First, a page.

Wireless charging technology has been recognized as a very attractive solution to a wide range of applications because it conveniently replaces power cords and charging cables. This emerging technology is being adopted for charging mobile phones and other handheld devices [1]. Several major mobile communication service providers in Japan, Korea and the United States offer smartphones readily equipped with wireless chargers. As technology matures, wireless charging is also being considered for higher power applications. To ensure compatibility between devices from multiple manufacturers, the Wireless Power Consortium (WPC) developed an industry standard named Qi (pronounced chee).
This article explains how the typical Qi wireless power transfer system operates and near field magnetic induction interfaces between a power transmitter and a power receiver. The article also previews some of the recently developed novel features like foreign object detection (detects the presence of foreign metallic objects around the wireless charging system and prevents them from absorbing energy and overheating); and dynamic power limiting (allows wireless power transmitter operation from a 5 V supply with limited current capability such as a USB port) to enhance the user experience and safety with wireless charging.
System operation
The concept behind wireless power transfer basically is the same as in a transformer with loosely coupled windings. If an AC current is passed through a wire (primary coil), it generates a magnetic field. If some of that field is coupled by another piece of wire (secondary coil), it induces a current in the secondary coil. Facilitating resonance between primary and secondary coils makes wireless power more efficient. The concept goes back more than a century to experiments of the now famous Nikola Tesla [2].

A system block diagram of a practical small-power wireless-power system is shown in Figure 1. The transmitter provides power to the receiver by exiting magnetic field around the coupled coils. The system operates in a closed loop. The receiver regulates the output to the needs of the mobile device by sending messages to the transmitter via modulated coils mutual field per Qi specification. The transmitter de-modulates communication signals on the primary side and adjusts the system operating point accordingly. The AC/DC wall adapter provides energy to the wireless power system.

On the secondary side, the coil voltage is rectified, regulated by the low drop-out voltage (LDO) regulator and connected to the load through a load switch.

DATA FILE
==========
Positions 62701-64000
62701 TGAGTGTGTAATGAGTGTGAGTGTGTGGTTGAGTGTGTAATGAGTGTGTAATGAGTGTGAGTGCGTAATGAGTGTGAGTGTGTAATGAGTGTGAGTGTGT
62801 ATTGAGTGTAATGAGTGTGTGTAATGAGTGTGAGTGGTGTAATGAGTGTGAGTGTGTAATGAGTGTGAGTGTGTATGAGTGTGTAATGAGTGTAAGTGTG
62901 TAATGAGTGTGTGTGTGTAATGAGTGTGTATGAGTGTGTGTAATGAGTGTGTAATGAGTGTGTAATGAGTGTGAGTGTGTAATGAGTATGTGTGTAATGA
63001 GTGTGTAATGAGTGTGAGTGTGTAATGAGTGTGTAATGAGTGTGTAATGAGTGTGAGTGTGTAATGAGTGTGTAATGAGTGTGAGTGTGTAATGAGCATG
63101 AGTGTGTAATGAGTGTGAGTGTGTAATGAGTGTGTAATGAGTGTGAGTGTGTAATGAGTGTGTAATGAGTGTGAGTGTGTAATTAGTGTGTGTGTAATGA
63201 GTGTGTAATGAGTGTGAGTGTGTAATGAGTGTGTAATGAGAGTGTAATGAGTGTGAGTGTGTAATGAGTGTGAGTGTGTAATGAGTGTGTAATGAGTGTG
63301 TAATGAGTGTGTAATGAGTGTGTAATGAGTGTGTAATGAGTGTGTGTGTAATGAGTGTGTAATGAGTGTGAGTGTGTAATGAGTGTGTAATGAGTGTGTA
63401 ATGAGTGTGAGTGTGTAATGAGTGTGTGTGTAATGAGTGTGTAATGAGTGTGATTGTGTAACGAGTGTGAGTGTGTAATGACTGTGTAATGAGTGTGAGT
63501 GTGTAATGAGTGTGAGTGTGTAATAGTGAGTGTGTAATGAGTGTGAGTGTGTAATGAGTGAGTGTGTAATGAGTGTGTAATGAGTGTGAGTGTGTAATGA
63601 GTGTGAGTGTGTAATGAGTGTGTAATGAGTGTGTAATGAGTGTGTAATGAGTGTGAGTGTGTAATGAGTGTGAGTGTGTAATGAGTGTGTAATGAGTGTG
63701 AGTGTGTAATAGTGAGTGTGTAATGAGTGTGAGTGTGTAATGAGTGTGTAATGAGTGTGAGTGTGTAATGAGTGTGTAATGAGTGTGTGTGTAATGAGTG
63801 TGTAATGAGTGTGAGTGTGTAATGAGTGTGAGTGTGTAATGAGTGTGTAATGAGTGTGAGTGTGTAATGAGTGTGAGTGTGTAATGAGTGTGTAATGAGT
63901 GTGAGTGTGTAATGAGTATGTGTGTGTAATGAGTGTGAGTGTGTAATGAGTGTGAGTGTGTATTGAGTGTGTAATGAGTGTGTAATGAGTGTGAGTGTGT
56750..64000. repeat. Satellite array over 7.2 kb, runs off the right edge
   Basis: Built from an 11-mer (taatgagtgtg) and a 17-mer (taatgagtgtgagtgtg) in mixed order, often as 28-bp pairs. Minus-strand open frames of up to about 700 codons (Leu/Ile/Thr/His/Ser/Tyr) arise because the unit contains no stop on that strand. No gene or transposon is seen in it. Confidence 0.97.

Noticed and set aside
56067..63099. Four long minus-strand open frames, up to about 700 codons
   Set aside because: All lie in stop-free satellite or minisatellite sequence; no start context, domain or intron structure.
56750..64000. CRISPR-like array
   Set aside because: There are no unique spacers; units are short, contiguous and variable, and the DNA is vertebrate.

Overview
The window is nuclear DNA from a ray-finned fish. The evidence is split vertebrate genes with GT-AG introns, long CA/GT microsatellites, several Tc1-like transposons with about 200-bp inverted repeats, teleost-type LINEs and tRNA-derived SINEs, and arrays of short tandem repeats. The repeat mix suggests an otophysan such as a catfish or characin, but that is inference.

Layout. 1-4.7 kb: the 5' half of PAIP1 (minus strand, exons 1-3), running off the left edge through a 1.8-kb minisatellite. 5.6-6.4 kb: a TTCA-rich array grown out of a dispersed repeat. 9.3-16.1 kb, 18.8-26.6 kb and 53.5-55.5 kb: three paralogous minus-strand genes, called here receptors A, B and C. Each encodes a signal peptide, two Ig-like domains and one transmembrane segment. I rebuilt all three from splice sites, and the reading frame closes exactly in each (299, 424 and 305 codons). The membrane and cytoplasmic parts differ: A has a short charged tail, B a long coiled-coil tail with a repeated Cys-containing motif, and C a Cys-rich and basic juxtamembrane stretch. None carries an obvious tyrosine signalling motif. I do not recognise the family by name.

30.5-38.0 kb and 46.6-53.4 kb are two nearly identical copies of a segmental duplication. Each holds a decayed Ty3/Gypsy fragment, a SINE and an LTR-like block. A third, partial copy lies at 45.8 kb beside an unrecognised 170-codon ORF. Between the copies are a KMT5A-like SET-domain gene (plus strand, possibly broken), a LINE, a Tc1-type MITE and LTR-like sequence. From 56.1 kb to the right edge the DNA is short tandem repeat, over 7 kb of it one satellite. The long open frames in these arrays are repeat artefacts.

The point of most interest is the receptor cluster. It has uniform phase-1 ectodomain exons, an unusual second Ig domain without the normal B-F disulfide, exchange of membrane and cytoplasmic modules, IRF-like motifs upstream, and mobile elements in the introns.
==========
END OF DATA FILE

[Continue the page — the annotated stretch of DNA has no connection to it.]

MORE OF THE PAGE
System integration and careful balancing of conductive and switching losses in coils, shields and active components lead to achieving the industry’s highest efficiency. Figure 2 shows the efficiency breakdown of the second generation bqTesla wireless power system. The overall system efficiency tops at about 75 percent with individual transmitter and receiver efficiencies exceeding 90 percent [3].

Foreign object detection
Safety is one of the major concerns when adopting wireless power transfer technology. Metal objects getting in close proximity with a wireless power transfer system may couple a portion of an electromagnetic field and become a hazard – getting hot enough to mar plastic surfaces or burn skin on contact. In simulations and experiments show that just 500 to 1000 mW of power dissipated in the metal object like a coin, metalized pharmaceutical wrapping, a paper clip, or gold ring, can raise the object temperature above 80°C. The new generation of wireless power systems can be capable of detecting such parasitic coupling and inhibit wireless power transfer when energy leakage exceeds a predetermined level. Of the various methods available to detect foreign objects, the most promising from a precision and response-time standpoint are based on loss reconciliation mechanism [4, 5].

Figure 3 shows typical losses encountered during a wireless power transfer. The power received accounts for all the power captured on the secondary side, including power delivered to the load and losses in coils, shields, rectifiers, friendly metals and control circuits. The transmitted energy accounts for the energy delivered to the transmitter coil, with the exception of losses incurred in the transmitter coil, its shield, and MOSFETs.

The practical wireless power system continuously monitors and periodically balances received and transmitted energy by exchanging information via communication protocol.